I am very zen. I was a stage actor and playwright for fifteen years before I started writing novels. I have had two reviewers come to the same performance and give me and the show a rave review and another say they fell asleep and I sounded like I had sucked in helium before the show. LOL!

I appreciate anyone who takes the time to leave one, though. I find that most readers don’t leave reviews so when someone does, I am very thankful. It resonated with them in some way, good or bad enough, for them to take that time.


Q. If you were going to step out of your comfort zone, what might you try writing?

A. That’s a very hard question. I write under two pen names and am about to start a third. Shane writes Hallmark(ish) MM Romance and Mystery. Sean Azinsalt writes Dark and Kinky books that dip into paranormal and horror. My new pen name is writing LGBT YA.

But I started writing sci-fi and fantasy when I was in high school, and it was really my gateway words to being a writer. I would love to try my hand at doing that sometime soon. I just know that the first book will take me a ling time to finish, because that type of world building isn’t a muscle I have used in a long time. Dark elves and magic… maybe. Swords and sorcery, a magical curse spreading over the land.


Q. How long do you see your current series going?

A. I’ll assume your talking about The Point Pleasant Holiday Series. I just released the 6th book, Another Opening Another Showmance. I had originally planned 3 more PP books this year. I have recently decided that I needed a small break from it. So, I am writing a Thanksgiving and Christmas book in the series this year. That will be 8…

The thing I love about those books, is the same thing I love about the Hallmark and Lifetime Holiday movies. I could keep it going forever. I’m not… LOL!

I see another 4 Pleasant books in 2021, so it will be a total of 12.

I’ve considered opening the series up to new writers after that. We will see.


Q. I love the "hallmark esque" low drama insta love troupe. But do you do any heavy angst stuff?

A. Yes! Read Sean Azinsalt’s books. They are full of drama, death and sex.

Private Waterloos, is a coming of age book (not romance- the antitheses if it) that is very angsty. Year of the Cock is full of anger and pain.

But I have some fairly angsty stuff coming out in 2021. A couple new series that I am very excited about. One of the books is already finished and waiting… 2021 will see a healthy mix of Hallmark(ish) and heavier reads.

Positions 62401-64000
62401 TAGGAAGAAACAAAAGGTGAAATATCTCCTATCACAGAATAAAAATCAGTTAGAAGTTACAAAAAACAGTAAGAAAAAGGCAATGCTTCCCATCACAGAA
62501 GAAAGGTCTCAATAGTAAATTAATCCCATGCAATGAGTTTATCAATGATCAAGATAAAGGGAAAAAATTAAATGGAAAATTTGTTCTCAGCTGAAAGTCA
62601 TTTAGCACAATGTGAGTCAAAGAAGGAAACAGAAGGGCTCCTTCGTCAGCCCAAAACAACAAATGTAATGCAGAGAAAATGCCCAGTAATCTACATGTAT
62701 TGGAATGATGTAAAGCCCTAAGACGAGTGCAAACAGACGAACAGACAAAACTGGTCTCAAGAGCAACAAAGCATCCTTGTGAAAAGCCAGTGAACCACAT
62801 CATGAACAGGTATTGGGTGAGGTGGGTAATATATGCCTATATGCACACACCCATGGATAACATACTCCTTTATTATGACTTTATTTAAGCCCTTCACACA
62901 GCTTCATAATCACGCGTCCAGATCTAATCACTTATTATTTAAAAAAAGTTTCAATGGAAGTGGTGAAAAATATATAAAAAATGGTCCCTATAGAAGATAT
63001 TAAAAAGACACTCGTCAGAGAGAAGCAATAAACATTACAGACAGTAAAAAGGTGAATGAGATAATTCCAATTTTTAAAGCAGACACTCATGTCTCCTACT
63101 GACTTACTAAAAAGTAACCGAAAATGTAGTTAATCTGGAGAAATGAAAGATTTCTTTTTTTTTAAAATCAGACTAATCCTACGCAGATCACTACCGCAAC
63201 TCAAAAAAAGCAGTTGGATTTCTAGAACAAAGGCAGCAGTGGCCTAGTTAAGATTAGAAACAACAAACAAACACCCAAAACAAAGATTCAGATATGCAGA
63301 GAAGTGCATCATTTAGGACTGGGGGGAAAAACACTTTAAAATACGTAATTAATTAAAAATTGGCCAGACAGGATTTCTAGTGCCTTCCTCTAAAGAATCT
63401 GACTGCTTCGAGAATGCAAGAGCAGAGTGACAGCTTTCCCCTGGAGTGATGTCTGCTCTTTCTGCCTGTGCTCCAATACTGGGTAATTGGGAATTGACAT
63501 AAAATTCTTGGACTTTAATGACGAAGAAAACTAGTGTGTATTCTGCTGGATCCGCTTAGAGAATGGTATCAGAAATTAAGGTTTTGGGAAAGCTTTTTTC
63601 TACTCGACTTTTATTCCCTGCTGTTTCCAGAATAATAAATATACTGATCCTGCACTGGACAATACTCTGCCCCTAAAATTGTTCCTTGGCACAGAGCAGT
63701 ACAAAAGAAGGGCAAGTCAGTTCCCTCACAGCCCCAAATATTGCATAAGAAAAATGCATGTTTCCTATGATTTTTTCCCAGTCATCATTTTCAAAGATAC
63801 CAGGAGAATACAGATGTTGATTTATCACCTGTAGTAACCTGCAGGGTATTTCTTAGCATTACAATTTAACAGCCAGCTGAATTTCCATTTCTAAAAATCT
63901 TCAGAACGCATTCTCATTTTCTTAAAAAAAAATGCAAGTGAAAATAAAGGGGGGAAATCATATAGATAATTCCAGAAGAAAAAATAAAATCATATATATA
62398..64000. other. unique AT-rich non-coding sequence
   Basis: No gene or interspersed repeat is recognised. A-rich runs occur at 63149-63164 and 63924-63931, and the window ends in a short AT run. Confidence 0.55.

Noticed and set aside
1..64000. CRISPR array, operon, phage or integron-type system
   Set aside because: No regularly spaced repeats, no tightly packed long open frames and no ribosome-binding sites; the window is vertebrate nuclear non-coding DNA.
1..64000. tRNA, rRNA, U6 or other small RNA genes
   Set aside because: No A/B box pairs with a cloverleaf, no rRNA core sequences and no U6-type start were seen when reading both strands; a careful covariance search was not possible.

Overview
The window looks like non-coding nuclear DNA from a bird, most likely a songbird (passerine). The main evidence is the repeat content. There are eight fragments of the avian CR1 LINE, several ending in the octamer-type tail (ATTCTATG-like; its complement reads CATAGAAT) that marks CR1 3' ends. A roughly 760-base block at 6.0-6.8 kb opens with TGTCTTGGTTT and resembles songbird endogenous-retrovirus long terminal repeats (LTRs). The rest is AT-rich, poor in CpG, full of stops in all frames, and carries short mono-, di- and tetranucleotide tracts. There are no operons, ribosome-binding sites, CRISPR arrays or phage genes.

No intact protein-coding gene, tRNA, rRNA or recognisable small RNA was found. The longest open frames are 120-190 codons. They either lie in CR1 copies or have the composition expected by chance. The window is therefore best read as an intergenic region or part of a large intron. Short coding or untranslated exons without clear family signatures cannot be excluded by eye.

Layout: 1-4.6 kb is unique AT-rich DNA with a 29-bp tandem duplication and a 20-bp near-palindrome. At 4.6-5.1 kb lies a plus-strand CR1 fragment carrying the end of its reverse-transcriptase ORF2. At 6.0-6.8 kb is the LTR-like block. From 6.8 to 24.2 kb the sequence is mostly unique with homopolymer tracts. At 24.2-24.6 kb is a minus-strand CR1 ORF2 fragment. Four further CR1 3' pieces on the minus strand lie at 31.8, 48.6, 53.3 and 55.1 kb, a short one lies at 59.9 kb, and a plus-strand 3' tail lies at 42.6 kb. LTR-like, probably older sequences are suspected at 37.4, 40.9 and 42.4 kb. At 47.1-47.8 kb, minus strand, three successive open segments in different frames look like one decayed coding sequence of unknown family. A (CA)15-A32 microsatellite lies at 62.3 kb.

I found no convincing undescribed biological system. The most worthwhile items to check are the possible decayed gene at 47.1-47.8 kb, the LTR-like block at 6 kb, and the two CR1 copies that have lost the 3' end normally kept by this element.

I think Bluegrass Boys is more angsty. At least #2 is.


Q. What is your favorite trope to read?

A. Great question! I love the hidden prince trope. It’s my favorite TV romance trope too. I also love gay for you, first time, and I have started reading a lot of Mpreg. I’m fascinated by it. Drea Roman really made me a fan of the genre.


Q. How many books do you see in the Blue Grass Boy series?

A. Thanks for asking that question! It has become my favorite books to write, and book 2 is maybe… my favorite romance that I’ve written yet. It’s called Sweet Tea and Sympathy, and it is angsty, hot and geeky.

I will release Book 2 and 3 this year, then 3 more in 2021. That’s the plan, anyway. Who knows, book #1 has been really popular, so… there could be more.


Q. Can you tell us a bit about the new Bluegrass Boys series?

A. YES! I really wanted to write this and I started it late last year, but decided to focus on The Point Pleasant Series first. I am from Kentucky, originally. I cam from a very small town, where there were more churches per capita than anything else in the whole county. Those churches had a lot of power in my community. Growing up as a gay boy in that area was quite difficult, but I discovered there were a lot of us in the redneck closet.

I wanted to write a series about Kentucky boys who got a chance to start living their authentic lives when they moved away from home and went to college. The college I attended was only 30 minutes away from my home town, but it may as well have been another world. I wanted to capture that in these books.

In Kentucky- Sports are King! Elementary through college, jocks were the alphas and entire communities knew the names of all the players. High school arenas are just as large as college stadiums, because that’s how important sports are to each community. It’s crazy.

So, Bluegrass Boys is about rednecks, geeks, and jocks falling in love as they explore their own sexuality. They are more angsty than my Point Pleasant books, and seem to be getting angstier! LOL! I love that college is a place where all of these communities are forced together and intermingle. A lot can happen on a college campus! And my Bluegrass Boys have a wild ride ahead of them. Book #2 comes out later this month.

I love the titles for these. Getting’ Lucky in Kentucky, Sweet Tea and Sympathy, A Jock on a Hot Tin Roof.